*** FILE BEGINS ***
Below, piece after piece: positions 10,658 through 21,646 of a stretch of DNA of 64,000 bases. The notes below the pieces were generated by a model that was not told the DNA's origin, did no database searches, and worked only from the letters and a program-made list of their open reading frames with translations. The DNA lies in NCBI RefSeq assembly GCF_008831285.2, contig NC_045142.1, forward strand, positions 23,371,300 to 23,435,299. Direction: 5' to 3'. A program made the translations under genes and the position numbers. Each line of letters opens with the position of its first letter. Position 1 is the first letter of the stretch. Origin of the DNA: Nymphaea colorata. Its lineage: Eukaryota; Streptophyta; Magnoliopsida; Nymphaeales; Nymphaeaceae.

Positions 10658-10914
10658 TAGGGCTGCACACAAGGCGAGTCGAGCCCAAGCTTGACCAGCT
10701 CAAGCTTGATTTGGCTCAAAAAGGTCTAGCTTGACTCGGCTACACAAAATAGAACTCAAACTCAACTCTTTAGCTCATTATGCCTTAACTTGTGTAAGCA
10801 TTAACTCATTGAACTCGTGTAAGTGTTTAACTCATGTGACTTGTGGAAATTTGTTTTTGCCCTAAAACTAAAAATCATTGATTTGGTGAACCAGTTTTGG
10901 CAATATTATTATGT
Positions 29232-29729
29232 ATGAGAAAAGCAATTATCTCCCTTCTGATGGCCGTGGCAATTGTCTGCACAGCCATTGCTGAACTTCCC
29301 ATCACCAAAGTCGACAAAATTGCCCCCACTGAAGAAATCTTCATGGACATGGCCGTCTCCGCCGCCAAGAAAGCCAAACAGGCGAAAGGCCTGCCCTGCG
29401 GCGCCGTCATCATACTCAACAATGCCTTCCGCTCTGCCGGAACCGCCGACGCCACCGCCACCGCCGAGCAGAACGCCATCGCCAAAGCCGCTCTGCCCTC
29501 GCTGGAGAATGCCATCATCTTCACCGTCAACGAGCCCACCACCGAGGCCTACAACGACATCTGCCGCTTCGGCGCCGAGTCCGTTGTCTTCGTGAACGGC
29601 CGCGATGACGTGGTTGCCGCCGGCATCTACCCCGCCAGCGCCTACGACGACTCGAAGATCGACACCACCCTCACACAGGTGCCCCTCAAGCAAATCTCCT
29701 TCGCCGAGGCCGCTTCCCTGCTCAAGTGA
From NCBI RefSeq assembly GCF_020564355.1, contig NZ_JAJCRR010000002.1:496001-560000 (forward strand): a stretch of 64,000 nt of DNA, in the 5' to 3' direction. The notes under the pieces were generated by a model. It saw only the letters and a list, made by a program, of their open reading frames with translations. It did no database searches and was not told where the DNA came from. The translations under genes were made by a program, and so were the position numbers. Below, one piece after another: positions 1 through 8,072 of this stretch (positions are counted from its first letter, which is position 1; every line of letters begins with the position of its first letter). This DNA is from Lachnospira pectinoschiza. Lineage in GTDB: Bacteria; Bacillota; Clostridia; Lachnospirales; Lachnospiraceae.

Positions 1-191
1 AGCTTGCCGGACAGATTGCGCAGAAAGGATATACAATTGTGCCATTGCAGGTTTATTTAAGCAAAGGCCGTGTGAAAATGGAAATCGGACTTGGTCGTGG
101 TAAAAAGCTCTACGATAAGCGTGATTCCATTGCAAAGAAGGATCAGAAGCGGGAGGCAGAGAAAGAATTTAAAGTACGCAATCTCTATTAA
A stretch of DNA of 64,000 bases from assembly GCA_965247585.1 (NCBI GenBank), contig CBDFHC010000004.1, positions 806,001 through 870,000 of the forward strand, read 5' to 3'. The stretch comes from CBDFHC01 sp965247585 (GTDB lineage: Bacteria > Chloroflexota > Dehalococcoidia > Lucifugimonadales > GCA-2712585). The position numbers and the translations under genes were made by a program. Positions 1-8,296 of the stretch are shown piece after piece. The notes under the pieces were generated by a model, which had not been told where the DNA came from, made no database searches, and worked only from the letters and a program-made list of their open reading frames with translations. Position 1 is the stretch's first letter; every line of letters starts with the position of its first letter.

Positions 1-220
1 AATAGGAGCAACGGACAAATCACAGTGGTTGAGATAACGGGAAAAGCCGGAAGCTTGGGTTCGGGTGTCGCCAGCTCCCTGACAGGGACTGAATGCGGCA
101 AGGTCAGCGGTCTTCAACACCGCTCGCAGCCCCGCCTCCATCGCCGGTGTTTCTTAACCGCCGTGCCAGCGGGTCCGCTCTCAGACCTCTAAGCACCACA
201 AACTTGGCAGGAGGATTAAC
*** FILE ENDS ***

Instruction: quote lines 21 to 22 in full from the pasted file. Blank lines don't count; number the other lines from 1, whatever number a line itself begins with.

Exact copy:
101 AGGTCAGCGGTCTTCAACACCGCTCGCAGCCCCGCCTCCATCGCCGGTGTTTCTTAACCGCCGTGCCAGCGGGTCCGCTCTCAGACCTCTAAGCACCACA
201 AACTTGGCAGGAGGATTAAC